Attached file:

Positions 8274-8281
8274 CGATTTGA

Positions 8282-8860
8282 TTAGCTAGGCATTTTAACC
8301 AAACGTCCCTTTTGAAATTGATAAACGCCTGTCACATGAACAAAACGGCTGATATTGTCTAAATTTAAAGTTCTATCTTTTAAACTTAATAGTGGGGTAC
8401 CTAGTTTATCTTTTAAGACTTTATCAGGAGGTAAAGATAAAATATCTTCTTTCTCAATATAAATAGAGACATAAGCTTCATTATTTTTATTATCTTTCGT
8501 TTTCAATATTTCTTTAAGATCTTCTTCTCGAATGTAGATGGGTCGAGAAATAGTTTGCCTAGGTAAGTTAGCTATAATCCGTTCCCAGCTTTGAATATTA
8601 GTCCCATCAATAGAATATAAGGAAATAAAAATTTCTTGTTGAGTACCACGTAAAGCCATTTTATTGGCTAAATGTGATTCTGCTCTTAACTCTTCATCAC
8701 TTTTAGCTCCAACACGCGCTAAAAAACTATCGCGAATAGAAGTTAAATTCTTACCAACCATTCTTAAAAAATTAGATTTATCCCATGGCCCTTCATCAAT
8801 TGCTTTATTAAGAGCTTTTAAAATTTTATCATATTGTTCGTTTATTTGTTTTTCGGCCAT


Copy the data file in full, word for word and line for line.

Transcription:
Positions 8274-8281
8274 CGATTTGA

Positions 8282-8860
8282 TTAGCTAGGCATTTTAACC
8301 AAACGTCCCTTTTGAAATTGATAAACGCCTGTCACATGAACAAAACGGCTGATATTGTCTAAATTTAAAGTTCTATCTTTTAAACTTAATAGTGGGGTAC
8401 CTAGTTTATCTTTTAAGACTTTATCAGGAGGTAAAGATAAAATATCTTCTTTCTCAATATAAATAGAGACATAAGCTTCATTATTTTTATTATCTTTCGT
8501 TTTCAATATTTCTTTAAGATCTTCTTCTCGAATGTAGATGGGTCGAGAAATAGTTTGCCTAGGTAAGTTAGCTATAATCCGTTCCCAGCTTTGAATATTA
8601 GTCCCATCAATAGAATATAAGGAAATAAAAATTTCTTGTTGAGTACCACGTAAAGCCATTTTATTGGCTAAATGTGATTCTGCTCTTAACTCTTCATCAC
8701 TTTTAGCTCCAACACGCGCTAAAAAACTATCGCGAATAGAAGTTAAATTCTTACCAACCATTCTTAAAAAATTAGATTTATCCCATGGCCCTTCATCAAT
8801 TGCTTTATTAAGAGCTTTTAAAATTTTATCATATTGTTCGTTTATTTGTTTTTCGGCCAT